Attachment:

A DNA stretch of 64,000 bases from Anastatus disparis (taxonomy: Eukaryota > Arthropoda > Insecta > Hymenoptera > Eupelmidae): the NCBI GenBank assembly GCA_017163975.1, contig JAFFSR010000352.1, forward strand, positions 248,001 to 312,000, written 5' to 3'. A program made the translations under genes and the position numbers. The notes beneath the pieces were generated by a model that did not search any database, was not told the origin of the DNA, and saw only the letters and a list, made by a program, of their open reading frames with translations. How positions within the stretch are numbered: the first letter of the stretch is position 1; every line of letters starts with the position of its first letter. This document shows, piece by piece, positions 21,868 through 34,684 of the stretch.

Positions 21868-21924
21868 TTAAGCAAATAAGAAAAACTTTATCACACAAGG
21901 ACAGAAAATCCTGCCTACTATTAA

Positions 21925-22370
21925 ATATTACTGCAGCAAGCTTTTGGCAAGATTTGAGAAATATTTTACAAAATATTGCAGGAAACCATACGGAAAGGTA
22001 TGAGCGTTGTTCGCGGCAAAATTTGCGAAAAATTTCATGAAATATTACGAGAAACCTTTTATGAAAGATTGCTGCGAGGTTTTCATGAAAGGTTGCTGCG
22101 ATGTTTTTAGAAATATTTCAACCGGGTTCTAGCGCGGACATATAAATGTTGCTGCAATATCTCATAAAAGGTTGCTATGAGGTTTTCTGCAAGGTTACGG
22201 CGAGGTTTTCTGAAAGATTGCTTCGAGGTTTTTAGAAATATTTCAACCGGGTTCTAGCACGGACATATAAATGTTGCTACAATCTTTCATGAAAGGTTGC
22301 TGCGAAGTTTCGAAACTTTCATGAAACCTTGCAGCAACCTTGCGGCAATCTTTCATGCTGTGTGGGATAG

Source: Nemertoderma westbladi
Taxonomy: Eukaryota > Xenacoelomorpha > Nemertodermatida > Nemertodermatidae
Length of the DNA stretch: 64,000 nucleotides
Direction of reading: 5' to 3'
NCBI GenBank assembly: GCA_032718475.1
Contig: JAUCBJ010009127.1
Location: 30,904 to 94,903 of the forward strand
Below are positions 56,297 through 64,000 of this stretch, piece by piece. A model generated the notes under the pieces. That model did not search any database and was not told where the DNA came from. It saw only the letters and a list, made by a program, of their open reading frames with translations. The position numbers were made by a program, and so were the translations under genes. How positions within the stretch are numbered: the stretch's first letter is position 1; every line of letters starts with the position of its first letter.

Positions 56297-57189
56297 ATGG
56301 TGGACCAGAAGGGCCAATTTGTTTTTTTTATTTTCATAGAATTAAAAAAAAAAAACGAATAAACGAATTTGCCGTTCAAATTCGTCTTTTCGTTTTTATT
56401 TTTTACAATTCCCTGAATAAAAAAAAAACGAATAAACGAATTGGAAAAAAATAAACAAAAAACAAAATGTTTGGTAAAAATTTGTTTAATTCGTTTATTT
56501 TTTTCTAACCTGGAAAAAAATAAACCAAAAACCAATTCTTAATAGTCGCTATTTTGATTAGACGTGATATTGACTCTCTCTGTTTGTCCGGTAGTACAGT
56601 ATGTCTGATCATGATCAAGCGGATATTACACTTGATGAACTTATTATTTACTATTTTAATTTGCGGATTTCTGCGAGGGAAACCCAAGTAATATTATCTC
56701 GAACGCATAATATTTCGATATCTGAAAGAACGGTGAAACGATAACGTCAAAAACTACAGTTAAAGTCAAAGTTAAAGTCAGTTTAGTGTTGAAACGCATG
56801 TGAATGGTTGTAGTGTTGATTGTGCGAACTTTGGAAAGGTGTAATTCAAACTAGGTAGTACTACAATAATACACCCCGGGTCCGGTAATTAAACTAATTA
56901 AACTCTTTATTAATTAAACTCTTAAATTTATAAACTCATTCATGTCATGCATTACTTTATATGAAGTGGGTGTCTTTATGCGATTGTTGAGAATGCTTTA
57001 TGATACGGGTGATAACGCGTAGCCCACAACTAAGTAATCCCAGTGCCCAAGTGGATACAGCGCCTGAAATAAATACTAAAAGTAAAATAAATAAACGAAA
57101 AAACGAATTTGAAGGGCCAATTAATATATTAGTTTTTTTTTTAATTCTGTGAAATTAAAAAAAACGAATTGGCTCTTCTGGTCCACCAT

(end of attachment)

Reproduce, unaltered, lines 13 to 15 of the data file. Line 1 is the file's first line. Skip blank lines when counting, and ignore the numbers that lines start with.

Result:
Length of the DNA stretch: 64,000 nucleotides
Direction of reading: 5' to 3'
NCBI GenBank assembly: GCA_032718475.1